In the city, the population was spread out with 23.8% under the age of 18, 9.1% from 18 to 24, 25.6% from 25 to 44, 21.0% from 45 to 64, and 20.5% who were 65 years of age or older. The median age was 39 years. For every 100 females there were 86.9 males. For every 100 females age 18 and over, there were 82.4 males.
The median income for a household in the city was $28,084 and the median income for a family was $37,365. Males had a median income of $29,547 versus $18,440 for females. The per capita income for the city was $16,218. About 13.0% of families and 17.0% of the population were below the poverty line, including 21.9% of those under age 18 and 8.0% of those age 65 or over.
Olney has several parks to enjoy—all of which serve different purposes:
- Olney City Park: A great place to visit if you are looking for the famous white squirrels. Also home to the city playground, 4-H livestock buildings, covered pavilions, and public tennis courts
- Alvin Musgrove Park: A family fun place to visit. Enjoy using the aquatic center, playground, lighted basketball courts, soccer field, and skateboard park. It is also home to the recently constructed little league baseball and softball diamonds.
The park is one of the premier sports parks in southern Illinois, drawing thousand of spectators and athletes to the City of Olney every summer.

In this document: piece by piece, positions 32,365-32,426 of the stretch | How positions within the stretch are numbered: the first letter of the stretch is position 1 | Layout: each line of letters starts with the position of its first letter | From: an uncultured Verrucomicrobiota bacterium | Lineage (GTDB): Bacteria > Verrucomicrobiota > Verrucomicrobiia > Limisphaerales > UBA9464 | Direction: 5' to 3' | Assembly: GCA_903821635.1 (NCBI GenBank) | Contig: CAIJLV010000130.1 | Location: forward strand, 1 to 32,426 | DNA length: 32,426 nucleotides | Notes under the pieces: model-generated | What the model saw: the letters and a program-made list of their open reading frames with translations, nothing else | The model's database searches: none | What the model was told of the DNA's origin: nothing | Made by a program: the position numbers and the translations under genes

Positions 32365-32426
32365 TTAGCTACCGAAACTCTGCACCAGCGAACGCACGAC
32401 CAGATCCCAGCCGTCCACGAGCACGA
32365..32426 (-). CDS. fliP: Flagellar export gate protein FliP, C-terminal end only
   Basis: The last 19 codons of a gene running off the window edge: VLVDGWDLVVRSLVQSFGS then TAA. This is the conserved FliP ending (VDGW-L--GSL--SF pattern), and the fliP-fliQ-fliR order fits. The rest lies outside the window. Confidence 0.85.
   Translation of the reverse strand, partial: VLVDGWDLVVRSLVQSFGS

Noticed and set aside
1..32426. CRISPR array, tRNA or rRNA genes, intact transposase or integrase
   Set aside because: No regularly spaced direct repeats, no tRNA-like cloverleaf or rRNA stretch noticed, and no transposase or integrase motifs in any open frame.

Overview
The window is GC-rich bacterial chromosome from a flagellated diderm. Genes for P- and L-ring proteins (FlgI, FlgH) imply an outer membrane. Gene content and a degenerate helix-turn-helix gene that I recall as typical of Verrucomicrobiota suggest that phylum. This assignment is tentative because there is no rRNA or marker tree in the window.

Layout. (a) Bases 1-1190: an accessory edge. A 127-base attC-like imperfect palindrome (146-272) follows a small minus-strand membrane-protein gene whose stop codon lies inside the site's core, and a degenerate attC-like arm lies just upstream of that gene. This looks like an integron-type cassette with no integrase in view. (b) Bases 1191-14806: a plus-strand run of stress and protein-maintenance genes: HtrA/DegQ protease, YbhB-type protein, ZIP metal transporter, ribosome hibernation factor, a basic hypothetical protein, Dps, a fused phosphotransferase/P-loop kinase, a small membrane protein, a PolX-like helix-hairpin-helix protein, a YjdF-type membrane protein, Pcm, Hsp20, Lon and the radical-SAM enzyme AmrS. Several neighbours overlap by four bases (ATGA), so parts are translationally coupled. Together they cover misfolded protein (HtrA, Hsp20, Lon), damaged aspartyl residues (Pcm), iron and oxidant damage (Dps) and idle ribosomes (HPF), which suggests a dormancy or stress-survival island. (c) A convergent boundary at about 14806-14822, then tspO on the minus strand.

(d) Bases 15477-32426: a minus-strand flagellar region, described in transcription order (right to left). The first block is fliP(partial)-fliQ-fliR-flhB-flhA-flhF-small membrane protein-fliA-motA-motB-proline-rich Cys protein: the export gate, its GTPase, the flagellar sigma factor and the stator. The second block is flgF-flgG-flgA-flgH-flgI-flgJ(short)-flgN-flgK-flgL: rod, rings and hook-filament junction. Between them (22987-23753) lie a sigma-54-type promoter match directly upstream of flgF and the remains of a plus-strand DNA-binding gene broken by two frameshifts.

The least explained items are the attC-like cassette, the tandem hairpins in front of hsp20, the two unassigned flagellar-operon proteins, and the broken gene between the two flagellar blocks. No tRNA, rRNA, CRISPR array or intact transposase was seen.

- Kiwanis/Rotary Park: The only public access point for boating on East Fork Lake. The only spot to play disc golf in Olney. This location also has a covered pavilion, old softball diamond, and public swimming in East Fork Lake.
- Miller's Grove & Bird Haven: A wonderful place to watch the white squirrels and to go fishing on East Fork Lake. Bird Haven is a bird and plant sanctuary that was bought and developed by the ornithologist Robert Ridgway. This also is the burial place of Ridgway and his wife Julia.
- Bower Park: Originally named Tower Park, in 1880 a 125-foot brick water tower was built on the site. The water tower was demolished in 1941. This is a very small park with flowers and a few benches to sit on located in downtown.
Olney, Illinois Facts for Kids. Kiddle Encyclopedia.